State sponsored ethnic cleaning is underway and let no one pretend that they didn’t know.
Two months ago the UN received a report (which one of their own agencies had compiled) detailing “aerial bombardments resulting in destruction of property, forced displacement, significant loss of civilian lives, including of women, children, and the elderly; abductions; house-to-house searches; arbitrary arrests and detentions; targeted killings; summary executions; . . . mass graves; systematic destruction of dwellings; and attacks on churches.” Yet the international community chooses to disbelieve the evidence of their own eyes.
Like an unfolding Jacobean tragedy, it is not possible to predict how many bodies will lie scattered across the stage that is Southern Kordofan when this new Sudanese drama reaches its deadly and bloody climax. What is all too easy to predict is that the international community will plead ignorance and do nothing.
Earlier this month my friend, the New Jersey Congressman, Chris Smith, chaired a Congressional Hearing on the deteriorating situation and he concluded that “Whatever the numbers involved, we can be sure that the suffering of the people in Southern Kordofan, especially the Nuba people, has been catastrophic.” The human suffering can barely be imagined.
The Catholic bishop of the Nuba, the saintly Macram Gassis, once said “Peace without justice is like building a house without foundations; it is a pseudo-peace doomed to collapse at the very first storm”. Today there is neither peace nor justice for his Nuba people.
Bishop Gassis has warned that Janjaweed militia are currently targeting the Nuba and have embarked on Darfur-style ethnic cleansing. He says that chemical weapons are being held in readiness to use against his people. And, guess who has been appointed Governor of Southern Kordofan? None other than Ahmad Harun – like Bashir a wanted war criminal –and who oversaw the Janjaweed’s rape, arson, murder and pillage of Darfur and its people.
In 2004, with Rebecca Tinsley, another long standing friend, I visited Darfur. In a sprawling refugee camp we took first-hand harrowing accounts from some of those who had suffered so grievously.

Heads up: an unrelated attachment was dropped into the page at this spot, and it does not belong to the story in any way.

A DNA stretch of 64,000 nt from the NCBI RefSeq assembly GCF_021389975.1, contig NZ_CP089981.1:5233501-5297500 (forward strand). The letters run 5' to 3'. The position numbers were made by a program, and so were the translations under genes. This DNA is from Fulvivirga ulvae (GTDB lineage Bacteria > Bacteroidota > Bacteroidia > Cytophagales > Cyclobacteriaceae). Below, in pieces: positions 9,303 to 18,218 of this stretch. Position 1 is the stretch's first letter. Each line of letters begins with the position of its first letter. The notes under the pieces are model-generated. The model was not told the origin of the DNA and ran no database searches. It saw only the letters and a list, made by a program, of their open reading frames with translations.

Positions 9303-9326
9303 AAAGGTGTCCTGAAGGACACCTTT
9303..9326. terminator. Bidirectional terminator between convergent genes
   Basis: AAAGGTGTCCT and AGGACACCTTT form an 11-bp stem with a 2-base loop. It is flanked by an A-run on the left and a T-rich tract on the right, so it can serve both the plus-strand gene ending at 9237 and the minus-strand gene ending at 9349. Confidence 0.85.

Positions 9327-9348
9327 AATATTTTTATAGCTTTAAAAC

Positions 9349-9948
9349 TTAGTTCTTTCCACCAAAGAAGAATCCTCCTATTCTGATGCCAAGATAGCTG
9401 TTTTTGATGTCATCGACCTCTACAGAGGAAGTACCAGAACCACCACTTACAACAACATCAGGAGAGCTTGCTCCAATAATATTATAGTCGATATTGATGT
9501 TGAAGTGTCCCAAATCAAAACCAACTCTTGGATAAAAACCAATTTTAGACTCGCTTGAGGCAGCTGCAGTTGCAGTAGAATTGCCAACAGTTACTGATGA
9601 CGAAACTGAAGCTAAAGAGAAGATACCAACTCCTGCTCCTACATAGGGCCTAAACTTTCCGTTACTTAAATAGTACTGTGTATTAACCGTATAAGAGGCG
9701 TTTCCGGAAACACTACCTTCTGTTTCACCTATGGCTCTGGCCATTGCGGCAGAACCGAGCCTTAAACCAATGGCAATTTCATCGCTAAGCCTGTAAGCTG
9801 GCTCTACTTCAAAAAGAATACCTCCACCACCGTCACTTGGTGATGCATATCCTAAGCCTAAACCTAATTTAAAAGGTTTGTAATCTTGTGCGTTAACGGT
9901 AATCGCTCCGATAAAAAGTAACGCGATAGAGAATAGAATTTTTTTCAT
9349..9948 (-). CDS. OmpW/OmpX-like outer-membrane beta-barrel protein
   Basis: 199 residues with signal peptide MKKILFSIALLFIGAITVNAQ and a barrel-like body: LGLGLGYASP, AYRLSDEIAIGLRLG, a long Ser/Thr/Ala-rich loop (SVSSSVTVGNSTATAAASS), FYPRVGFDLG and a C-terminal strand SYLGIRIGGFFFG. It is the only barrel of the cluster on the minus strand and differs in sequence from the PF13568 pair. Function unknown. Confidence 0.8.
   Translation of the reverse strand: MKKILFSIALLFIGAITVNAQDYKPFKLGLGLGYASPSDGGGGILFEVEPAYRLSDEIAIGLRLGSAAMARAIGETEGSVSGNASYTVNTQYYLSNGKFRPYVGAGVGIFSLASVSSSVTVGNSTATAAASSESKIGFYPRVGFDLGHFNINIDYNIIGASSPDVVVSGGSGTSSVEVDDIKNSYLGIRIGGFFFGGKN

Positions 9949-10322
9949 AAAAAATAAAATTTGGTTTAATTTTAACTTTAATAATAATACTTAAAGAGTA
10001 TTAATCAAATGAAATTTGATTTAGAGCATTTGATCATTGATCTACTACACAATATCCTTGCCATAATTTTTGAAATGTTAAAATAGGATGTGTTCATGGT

Since then, through the small charity which she founded, Waging Peace, and with single-minded determination, she has doggedly kept the story of Sudanese suffering before political leaders and commentators. Now, she has published a wonderful and timely novel, “When the Stars Fall to Earth” ( http://starsfalltoearth.com/ Landmarc Press and available via Amazon).
It is the story of the brave and dignified 14-year-old Darfuri girl, Zara, whose struggle to survive ultimately takes her to England and to the United States. Zara’s story, and those of others whose lives meet hers, is a sobering reminder of the new tragedy now unfolding in Sudan. The American film actor, Martin Sheen says the book is “a must read.” He’s right. It is a must read but for the world’s political leaders, ignoring the new unfolding tragedy in Sudan, it should be must act, too.
For the Uyghurs, Genocide is a word which dares not speak its name. For the sake of women like Rahima Mahmut, Gulzira Auelkhan, Sayragul Sauytbay, and Ruqiye Perhat – whose heart-breaking, shocking, stories are recorded here – it’s time that the crime of genocide was given definition in the UK. On January 19th Parliament can use its voice and speak that name – insisting on justice for victims of Genocide and refusing to make tawdry trade deals with those responsible for the crime above all crimes.
For the Uyghurs Genocide is a word which dares...